Sandra Fox is xʷməθkʷəy̓əm but has lived most of her life as a guest in the traditional, ancestral, and unceded territory of the Syilx peoples. She is a mother to two young children and is currently working on her MA, exploring how Indigenous identity is influenced by experiences during post-secondary.

Starting a Conversation with Cath Cosgrave

Tuesday October 16
12:30 – 1:30 pm, Arts 368

Everyone is welcome to attend!

Engaging communities in rural health workforce retention research

Australia and Canada face significant challenges in achieving adequately staffed rural health services. Factors affecting retention of rural health professionals involve complex interactions of organisational, professional and psychosocial/personal factors and research has shown psychosocial/personal factors to be a major determinant of retention. Building on these findings, I have developed a ‘whole-of-person’(WoP) retention framework that is being trialled in partnership with two public-health services in rural Australia. The WoP framework lends itself to context specific retention interventions. This presentation focuses on community engagement, place-based issues and strategies being trialled to improve the social connection of newly-arrived
non-locals. The challenges and opportunities for rural communities to take an active role in addressing workforce shortages will be discussed. This presentation has broad relevance for rural
communities, government agencies, and health authorities interested in exploring innovative approaches to address health workforce shortages in rural communities.

Dr. Cath Cosgrave is a researcher at the University of Melbourne, Australia. Dr. Cosgrave lives and works in rural Australia. Her research specialises in recruitment and retention of
nursing and allied health professionals. She researches in partnership with health and community services recently piloting whole-of-person approaches to recruitment and retention and brokering community-based solutions for meeting the needs of health professionals
living in rural towns. She is committed to improving the quality of rural health services and the level of health equity and social inclusion for people from vulnerable population groups, particularly those living with mental illness.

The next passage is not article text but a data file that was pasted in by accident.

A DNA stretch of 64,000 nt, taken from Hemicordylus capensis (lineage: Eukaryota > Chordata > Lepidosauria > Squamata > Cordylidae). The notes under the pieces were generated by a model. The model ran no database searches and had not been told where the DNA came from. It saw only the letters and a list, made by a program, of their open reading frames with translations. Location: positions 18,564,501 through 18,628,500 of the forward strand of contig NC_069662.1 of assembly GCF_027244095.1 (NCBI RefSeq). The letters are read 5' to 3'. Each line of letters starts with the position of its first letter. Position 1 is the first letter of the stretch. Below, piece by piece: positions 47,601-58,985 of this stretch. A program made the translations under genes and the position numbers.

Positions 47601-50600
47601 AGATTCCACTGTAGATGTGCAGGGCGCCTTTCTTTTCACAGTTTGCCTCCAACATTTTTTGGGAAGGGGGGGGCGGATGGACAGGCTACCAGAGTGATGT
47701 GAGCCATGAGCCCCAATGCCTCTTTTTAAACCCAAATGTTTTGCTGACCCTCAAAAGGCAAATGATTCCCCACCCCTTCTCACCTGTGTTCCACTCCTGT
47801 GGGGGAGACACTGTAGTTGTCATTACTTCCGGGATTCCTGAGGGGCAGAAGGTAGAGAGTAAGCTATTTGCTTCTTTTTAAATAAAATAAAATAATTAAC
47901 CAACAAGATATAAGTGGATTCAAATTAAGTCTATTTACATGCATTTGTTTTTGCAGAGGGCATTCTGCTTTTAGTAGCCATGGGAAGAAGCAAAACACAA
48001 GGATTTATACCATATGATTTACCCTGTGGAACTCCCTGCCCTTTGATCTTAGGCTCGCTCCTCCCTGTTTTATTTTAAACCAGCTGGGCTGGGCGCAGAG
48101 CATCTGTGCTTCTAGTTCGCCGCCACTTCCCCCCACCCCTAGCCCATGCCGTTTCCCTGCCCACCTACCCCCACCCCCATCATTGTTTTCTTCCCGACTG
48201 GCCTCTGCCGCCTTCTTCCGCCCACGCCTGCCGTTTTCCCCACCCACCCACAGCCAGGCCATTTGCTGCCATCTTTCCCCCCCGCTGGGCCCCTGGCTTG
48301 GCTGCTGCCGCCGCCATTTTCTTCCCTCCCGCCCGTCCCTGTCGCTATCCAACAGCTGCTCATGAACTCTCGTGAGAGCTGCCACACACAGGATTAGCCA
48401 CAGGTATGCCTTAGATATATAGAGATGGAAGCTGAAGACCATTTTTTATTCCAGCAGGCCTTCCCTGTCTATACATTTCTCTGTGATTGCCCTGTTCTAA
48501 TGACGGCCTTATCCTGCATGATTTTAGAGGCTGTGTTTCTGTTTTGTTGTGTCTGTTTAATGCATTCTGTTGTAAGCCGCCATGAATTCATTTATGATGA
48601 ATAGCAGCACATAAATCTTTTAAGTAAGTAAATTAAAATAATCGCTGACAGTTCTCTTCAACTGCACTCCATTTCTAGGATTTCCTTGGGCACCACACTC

Starting a Conversation with Louise Gordon – Oct. 3, 2018

 Research in Ku.oo (Community): Discussing Community Research Projects in Taku River Tlingit Territory

In this discussion, Louise describes the many community research initiatives she has been involved with as a Taku River Tlingiut community member and leader, including projects to document traditional land use, language and culture revitalization, land management, and education.

She shares her experience working in partnerships with academics and other Indigenous community members and advice for those who may wish to become involved in community research in the future.

Louise Gordon is a member of the Yanyeidí (Wolf) clan of the Taku River Tlingit First Nation. Born and raised in Atlin, BC, she is a dedicated community leader, former Spokesperson for her community, as well as the past Lands and Resources Director.
She has been involved in many community research projects throughout her career, including partnerships with Diana French (archaeologist) on traditional land use, Christine Schreyer (anthropologist) and Jon Corbett (geographer) on the Taku River Tlingit Place Names project, and working with doctoral student, Colleen Larson on her research on supporting Indigenous students’ sense of belonging.
Please join us and Louise Gordon in the Institute for Community Engaged Research (Arts 368) for a brief presentation, coffee, tea and an engaging, informal discussion. Starting a Conversation is a brown bag lunch series designed to allow more informal conversations with local and visiting scholars. E-mail: icer.ok@ubc.ca with questions.

Everyone welcome!
Arts 368
1:00 to 2:00 pm

Starting a Conversation with Raoul Valerio Bianchi – Oct. 2

Dr Raoul Valerio Bianchi
University of East London
Tuesday October 2, 2018
12:30 to 1:30
The political economy of tourism development and sustainability
Sustainable tourism has been a long-standing yet consistently ill-defined area of tourism scholarship as well as a predominant concern of the UNWTO. In this discussion Raoul will provide a brief reflection on the contribution of political economy to tourism scholarship with particular emphasis on the unique challenges posed by tourism’s complex ‘industrial’ characteristics for research and advocacy on environmentally sustainable and socially just tourism development.

Dr Raoul Bianchi gained a BSc in Politics and International Relations from the University of Southampton and an MSc in Tourism Management from the University of Surrey before being awarded a Doctorate in the social anthropology of tourism development at University of North London in 2000.
He worked as a Lecturer in Tourism at the University of Derby from 1995 to 1998 before returning to University of North London (subsequently London Metropolitan University) to take up a position as Research Fellow and then Senior Research Fellow in Culture, Tourism and Development. During his time he developed and carried out a range of funded research projects into tourism development, sustainable tourism planning, World Heritage and the cultural politics of heritage, principally in the Canary Islands. He has also worked on EU-funded programmes including EU-TEMPUS and was part of the coordinating team for the Euromed Heritage II project, Mediterranean Voices (http://www.med-voices.org), which explores urban intangible heritage in 13 Mediterranean cities.

Save the Date: December 3, 2018 Okanagan Research Forum – Eating the Okanagan

Monday December 3, 2018
For the 2nd BRAES/ICER Okanagan Research Forum

Theme: Eating the Okanagan – Exploring Change in our local food systems

Venue: Summerhill Winery, Kelowna, BC

This one day event will bring together researchers from UBC Okanagan and community members
to discuss and share contemporary ideas, challenges and solutions
to changing pressures (social, economic and environmental) on our local food systems.

More information and a call for participation will come soon.

Thank – you!